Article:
resources: research and reports

May 2015

The armed forces make around 11,000 visits to secondary schools and colleges schools in the UK each year, and the Ministry of Defence (MoD) spends around £26 million each year on school Combined Cadet Force (CCF) units, both of which have a strong recruitment agenda behind them, contrary to the repeated denials of this in recent years by the MoD.

This briefing is a compilation of evidence that contradicts the MoD and armed forces' claims that they don’t recruit in schools and that 'engaging' with students does not have a recruitment purpose.

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March 2015

The report is published in conjunction with the video The British Armed Forces: Propaganda in the classroom? produced by Quaker Peace & Social Witness

 

This report explains why the British Armed Forces Learning Resource (published in September 2014 by the Prime Minister's Office) is a poor quality educational resource, and exposes the resource as a politically-driven attempt to promote recruitment into the armed forces and “military values” in schools.

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March 2015

In advance of the United Nations Committee on the Rights of the Child's consideration of how the UK complies with the Convention on the Rights of the Child (during autumn 2015), the UK Parliament's Joint Committee on Human Rights has published a short report outlining areas of concern.

On children in armed conflict (the UK is a signatory to the Convention's Optional Protocal on the Involvement of Children in Armed Conflict), the report states:

Again, WE HOPE THAT OUR SUCCESSOR COMMITTEE WILL HAVE AN OPPORTUNITY TO SCRUTINISE THE ISSUE OF CHILDREN SERVING IN THE ARMED FORCES IN THE LIGHT OF THE UN COMMITTEE'S CONCLUDING OBSERVATIONS WHICH WILL BE DELIVERED IN 2016.

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December 2014

The report, compiled by ForcesWatch, is based on figures obtained under the Freedom of Information Act from the armed forces on their visits to Scottish schools. It has been co-sponsored by the Educational Institute of Scotland which has expressed concerns that some armed forces visits may have a recruitment purpose.

The report discusses the aims of the Ministry of Defence and the armed forces’ ‘youth engagement’ programme and concludes that: “Despite assurances by the Ministry of Defence and the three armed services that the armed forces do not recruit in schools, it is evident that many of the activities provided by members of the armed forces in schools are recruitment-related and the recruitment potential of visits is a key purpose of many, if not most, of their visits to schools.” 

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October 2014

A nationwide poll conducted in July 2014 by Ipsos MORI on behalf of the Joseph Rowntree Reform Trust Ltd found that 78 per cent of respondents who expressed a view thought the minimum enlistment age for the Army should be 18 or above. Just 14 per cent of respondents thought the minimum age should be 16 (as it currently is) or less.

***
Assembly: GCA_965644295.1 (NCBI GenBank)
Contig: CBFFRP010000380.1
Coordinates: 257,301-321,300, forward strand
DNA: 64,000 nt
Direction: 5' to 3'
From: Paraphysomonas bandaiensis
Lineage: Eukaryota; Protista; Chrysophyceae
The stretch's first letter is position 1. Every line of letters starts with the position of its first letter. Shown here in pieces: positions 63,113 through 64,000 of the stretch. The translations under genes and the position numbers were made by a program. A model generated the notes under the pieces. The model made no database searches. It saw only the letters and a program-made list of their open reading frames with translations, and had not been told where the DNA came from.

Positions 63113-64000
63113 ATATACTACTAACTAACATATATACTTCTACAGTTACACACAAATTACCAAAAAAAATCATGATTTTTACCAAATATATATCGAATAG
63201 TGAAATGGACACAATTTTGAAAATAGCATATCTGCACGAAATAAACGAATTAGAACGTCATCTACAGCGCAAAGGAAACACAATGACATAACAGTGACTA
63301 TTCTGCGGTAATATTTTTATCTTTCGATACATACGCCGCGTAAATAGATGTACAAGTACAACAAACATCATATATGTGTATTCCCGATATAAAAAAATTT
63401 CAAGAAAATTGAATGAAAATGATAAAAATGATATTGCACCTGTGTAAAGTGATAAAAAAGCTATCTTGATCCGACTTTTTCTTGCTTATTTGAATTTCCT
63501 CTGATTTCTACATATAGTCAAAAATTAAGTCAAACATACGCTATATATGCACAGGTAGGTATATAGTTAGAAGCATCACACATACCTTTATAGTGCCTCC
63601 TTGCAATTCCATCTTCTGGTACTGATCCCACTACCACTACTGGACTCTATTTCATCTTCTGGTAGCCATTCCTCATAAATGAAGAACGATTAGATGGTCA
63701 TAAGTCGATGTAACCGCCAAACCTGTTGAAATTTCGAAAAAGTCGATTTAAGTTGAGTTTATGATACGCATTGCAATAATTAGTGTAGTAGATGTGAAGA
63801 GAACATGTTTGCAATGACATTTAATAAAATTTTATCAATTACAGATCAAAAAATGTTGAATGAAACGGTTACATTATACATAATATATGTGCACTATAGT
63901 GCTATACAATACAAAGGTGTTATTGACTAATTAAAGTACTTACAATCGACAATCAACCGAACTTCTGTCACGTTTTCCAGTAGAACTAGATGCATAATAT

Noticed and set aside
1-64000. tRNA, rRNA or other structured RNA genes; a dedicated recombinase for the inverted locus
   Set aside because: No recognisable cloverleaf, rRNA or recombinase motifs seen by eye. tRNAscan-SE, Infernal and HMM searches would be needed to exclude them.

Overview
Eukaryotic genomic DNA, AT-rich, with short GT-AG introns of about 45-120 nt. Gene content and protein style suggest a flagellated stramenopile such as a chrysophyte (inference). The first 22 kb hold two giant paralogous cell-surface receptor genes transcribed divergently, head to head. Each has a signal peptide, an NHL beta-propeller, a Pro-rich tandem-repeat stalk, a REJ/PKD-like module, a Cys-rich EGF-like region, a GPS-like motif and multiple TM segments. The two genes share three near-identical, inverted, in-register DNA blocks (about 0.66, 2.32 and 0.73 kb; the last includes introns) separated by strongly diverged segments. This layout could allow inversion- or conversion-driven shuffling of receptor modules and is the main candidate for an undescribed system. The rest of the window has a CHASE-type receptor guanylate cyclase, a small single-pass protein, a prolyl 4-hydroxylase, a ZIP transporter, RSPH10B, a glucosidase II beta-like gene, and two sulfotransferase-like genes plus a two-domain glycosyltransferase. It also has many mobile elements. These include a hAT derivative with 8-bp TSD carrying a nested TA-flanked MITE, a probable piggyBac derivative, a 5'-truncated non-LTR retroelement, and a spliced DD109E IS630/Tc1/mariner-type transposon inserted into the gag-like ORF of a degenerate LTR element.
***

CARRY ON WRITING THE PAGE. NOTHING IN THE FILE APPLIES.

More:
An identically worded poll conducted in April 2013 by ICM found 70 per cent of respondents who expressed a view thought the minimum enlistment age should be 18 or above, with 20 per cent supporting 16 or younger.

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September 2014

This paper, published by ForcesWatch and Child Soldiers International, shows that the taxpayer would save approximately £50 million per annum if the minimum age of recruitment were raised to 18; it would also result in the army needing to find about 211 fewer new recruits annually, based on current numbers joining the trained strength.

The paper concludes that the case to cease recruiting from age 16 is now overwhelming and urges a full, independent review of the policy, with a view to phasing out the recruitment of minors as an unnecessary, cost-ineffective, and fundamentally unethical practice.

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April 2014

Militarism has existed in the Britain for a long time, but there is a new tide of militarisation that has developed over the last five years. This briefing from Quaker Peace and Social Witness examines government reports, and reveals the government strategy to increase public support for the military, in order to raise the willingness of the public to pay for the military, make recruitment easier, and stifle opposition to unpopular wars.

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28 October 2013

This report from ForcesWatch, shows that young soldiers recruited from disadvantaged backgrounds are substantially more likely than other troops to return from war experiencing problems with their mental health. It calls for the policy of recruiting from age 16 to be reviewed so that the greatest burden of risk is not left to the youngest, most vulnerable recruits to shoulder.

Download the full report (PDF 1294kb)

Download the Executive Summary (PDF 268kb)

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August 2013

This paper, published by ForcesWatch and Child Soldiers International, indicates that the risk of fatality in Afghanistan for British Army recruits aged 16 and completed training has been twice as high as it has for those enlisting at 18 or above. This increased risk reflects the disproportionately high number of 16 year olds who join front-line Infantry roles. This is mainly the result of recruitment policies which drive the youngest recruits into the Army’s most dangerous roles.

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